I looked through the diary - what on earth did 'practise BP dance' mean? But yes, it was the folk dance commissioned by Bridget and Phil as a wedding present for friends. Part of the Festival was an auction of promises, and those two bought my promise to write a dance. So I did. - Yet another first paid gig, what a year. (By the way, I've just discovered my dance 'A Year in the Life of a Penguin' is being cited in messages by Americans about the 'typical English ceilidh scene'. I wrote it for an 18th birthday party given by a fiddler friend. The party was everything you'd expect and the dance was eminently suitable. Goodness me, has the typical English ceilidh become a room full of hilariously drunk teenagers pretending to be courting penguins?)

I think the Open Gardens must count as Earth Event of the year. Fire Event of the year was a quite beautiful sight: our friend Seonaidh's new electric kettle, which I had filled and left to boil while we wore ourselves out schlepping books upstairs. When the smoke alarm went off we found I'd left it to boil on the gas, and it was slowly disintegrating and melting amidst a circle of excited flames licking up its plastic and casting their yellow tongues hopefully towards the ceiling. I want to repeat that when I've got a camera to hand.

That brings us to Water Events. There were so many to choose from this spring: I went to a folk workshop in Durham and got drenched; then we went together to the Cambridge festival and got much drencheder; then we went to Brittany and got drenchedest of all at the Lorient Festival there. It was so wet that the Irish step dancers turned out with transparent plastic ponchos over their heavily-embroidered dancing kit, looking in the lights of the night like a crew of ghosts doing a Squelch dance. The bands quickly copied, the wind players doing all they could to keep their bagpipes and flutes from getting soaked and the drummers listening sadly to the soggy thumps of their sticks. They have marching Celtic bands, called bagads, based on the Scottish pipe bands but now extended to every kind of bagpipe you can imagine as long as it's Celtic.

Ah yes, Best Excuse of the year. Our friends in Brittany are Jean-Michel and Ginette, with a cottage near the sea, and J-M has announced that he's going to buy himself bagpipes. I don't know what his excuse for that is, (but it's a great idea - I'm going to do the same but I haven't told Jo yet), but he will now have to buy a boat so that he can have somewhere to practise without disturbing people. Of course! Actually, I'm surprised that bagpipe makers don't throw in a free practice boat. You'd think that Health & Safety Regs practically forced them to, otherwise purchasers' neighbours could sue them.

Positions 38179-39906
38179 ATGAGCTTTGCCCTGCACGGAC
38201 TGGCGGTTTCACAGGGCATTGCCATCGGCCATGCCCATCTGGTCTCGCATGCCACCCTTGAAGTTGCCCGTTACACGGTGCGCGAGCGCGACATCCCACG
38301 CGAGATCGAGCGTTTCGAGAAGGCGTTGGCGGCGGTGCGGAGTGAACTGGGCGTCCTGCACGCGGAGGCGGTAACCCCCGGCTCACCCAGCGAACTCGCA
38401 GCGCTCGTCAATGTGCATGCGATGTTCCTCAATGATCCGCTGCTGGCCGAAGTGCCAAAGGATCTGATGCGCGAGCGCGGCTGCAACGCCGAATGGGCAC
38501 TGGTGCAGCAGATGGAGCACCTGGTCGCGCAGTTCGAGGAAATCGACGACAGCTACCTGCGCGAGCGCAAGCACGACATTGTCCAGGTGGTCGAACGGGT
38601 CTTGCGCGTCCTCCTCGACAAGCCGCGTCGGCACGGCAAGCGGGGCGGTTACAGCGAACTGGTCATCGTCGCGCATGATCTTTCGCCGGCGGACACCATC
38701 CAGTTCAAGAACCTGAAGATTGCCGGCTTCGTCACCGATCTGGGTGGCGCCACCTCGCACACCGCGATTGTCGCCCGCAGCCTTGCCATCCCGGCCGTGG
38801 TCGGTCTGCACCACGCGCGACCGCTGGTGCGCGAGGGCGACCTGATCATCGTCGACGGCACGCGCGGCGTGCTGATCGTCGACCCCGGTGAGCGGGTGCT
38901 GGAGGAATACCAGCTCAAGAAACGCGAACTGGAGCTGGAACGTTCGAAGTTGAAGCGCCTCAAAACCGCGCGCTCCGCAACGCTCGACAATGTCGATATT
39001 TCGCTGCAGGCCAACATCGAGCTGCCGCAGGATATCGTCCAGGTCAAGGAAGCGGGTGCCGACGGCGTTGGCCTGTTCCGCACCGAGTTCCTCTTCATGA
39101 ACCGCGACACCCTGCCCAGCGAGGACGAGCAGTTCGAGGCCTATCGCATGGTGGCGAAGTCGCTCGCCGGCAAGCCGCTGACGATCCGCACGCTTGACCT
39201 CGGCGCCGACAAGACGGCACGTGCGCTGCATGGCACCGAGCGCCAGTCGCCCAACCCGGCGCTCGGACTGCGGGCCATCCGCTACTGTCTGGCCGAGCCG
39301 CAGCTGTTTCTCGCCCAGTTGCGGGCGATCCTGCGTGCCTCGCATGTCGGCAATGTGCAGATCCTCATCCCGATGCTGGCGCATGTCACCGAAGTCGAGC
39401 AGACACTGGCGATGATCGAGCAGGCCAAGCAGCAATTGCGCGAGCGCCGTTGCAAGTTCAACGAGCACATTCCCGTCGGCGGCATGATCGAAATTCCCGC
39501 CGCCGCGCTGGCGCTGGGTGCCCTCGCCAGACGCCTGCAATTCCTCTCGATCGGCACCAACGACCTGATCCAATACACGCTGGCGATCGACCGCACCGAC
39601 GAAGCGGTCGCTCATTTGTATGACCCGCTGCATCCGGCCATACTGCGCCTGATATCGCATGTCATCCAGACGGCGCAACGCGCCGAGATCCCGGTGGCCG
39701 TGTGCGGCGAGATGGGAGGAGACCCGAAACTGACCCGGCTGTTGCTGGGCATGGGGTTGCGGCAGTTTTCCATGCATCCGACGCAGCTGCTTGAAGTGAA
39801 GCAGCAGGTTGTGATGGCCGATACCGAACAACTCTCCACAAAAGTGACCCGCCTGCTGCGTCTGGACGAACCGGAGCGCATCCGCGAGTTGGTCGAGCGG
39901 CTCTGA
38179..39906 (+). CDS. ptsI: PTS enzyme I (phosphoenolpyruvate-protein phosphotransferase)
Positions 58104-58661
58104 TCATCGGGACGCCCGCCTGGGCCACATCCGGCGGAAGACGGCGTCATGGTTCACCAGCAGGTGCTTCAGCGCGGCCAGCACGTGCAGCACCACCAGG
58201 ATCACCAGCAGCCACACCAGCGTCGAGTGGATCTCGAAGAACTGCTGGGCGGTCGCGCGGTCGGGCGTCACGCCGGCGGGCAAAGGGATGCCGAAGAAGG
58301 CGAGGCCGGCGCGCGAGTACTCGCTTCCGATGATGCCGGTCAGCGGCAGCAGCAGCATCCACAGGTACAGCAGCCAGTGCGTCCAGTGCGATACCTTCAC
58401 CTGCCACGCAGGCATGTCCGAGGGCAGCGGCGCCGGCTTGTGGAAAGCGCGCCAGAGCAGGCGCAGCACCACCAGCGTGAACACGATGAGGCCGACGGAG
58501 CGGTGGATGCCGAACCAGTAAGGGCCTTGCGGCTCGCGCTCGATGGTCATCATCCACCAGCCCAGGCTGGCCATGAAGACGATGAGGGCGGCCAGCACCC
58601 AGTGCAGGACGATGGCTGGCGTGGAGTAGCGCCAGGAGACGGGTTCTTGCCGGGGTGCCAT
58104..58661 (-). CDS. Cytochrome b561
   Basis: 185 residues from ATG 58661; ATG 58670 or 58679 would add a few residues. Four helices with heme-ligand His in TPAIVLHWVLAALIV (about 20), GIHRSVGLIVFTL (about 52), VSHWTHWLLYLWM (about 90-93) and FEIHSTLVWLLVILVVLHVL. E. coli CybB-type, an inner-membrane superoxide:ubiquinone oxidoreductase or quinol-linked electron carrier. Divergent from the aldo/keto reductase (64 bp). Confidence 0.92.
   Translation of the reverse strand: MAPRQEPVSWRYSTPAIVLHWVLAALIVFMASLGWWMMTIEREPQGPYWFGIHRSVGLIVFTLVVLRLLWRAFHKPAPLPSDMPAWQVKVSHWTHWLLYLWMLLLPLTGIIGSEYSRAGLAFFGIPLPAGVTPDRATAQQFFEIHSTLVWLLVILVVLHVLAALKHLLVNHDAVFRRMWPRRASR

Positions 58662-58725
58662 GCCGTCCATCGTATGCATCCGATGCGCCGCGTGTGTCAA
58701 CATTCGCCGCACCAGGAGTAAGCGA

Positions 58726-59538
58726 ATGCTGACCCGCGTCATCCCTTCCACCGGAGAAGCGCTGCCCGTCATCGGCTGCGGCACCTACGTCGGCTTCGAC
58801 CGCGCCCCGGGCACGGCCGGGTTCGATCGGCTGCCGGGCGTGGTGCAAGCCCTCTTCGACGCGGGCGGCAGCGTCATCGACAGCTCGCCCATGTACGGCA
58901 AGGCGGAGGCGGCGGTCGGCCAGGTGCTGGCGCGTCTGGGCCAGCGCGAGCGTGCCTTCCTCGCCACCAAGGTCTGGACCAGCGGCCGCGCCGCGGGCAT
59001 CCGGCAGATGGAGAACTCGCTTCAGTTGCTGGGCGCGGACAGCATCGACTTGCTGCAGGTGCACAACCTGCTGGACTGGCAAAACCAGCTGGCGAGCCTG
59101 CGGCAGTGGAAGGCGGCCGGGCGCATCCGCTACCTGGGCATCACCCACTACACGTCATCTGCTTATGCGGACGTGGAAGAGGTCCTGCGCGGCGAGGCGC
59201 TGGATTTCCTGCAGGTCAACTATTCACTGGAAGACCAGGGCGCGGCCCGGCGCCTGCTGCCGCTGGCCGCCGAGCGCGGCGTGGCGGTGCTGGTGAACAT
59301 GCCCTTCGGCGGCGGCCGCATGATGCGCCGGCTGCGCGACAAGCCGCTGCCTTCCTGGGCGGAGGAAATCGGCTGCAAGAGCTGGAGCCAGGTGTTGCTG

Any offers for the Air Event? We certainly had an air non-event: sitting in a tin box high in the sky for what felt like half our lives as Arabia, India, and Eastern Europe unrolled below.

And yet another unexpected event of the year. Someone at Jo's work showed us a travel brochure where they'd spotted an ad (you know the style - "visit sunny Sicily, untouched by cars or crime") with a photo of a posh restaurant and its owner and chef - and us. Yours truly is gazing vacantly into space and Jo is scowling crossly, as well she might, since we remember the moment well: it was the moment that the chef's elbow had smashed her hard on the back of the head, without even a murmur of apology.

Trivium of the year: in New South Wales there's a kind of parrot that hangs upside on telegraph wires when it's going rain. Why? (And what did it do before telegraphs?)

And a sad note. This year, like the last few, has again seen deaths of wonderful friends. Salutations to them and their families. (On a lesser scale, we also bid farewell to our old cat Smith, now buried in the garden.)

Season's Greetings to everyone,

Thomas and Jo

PS We just helped an old lady across the road. She was 94, she said, and first I thought 'May I be so fit when I'm 94'; and then - 'Lawks, another thirty years of writing Christmas letters?? '

Scene in Penang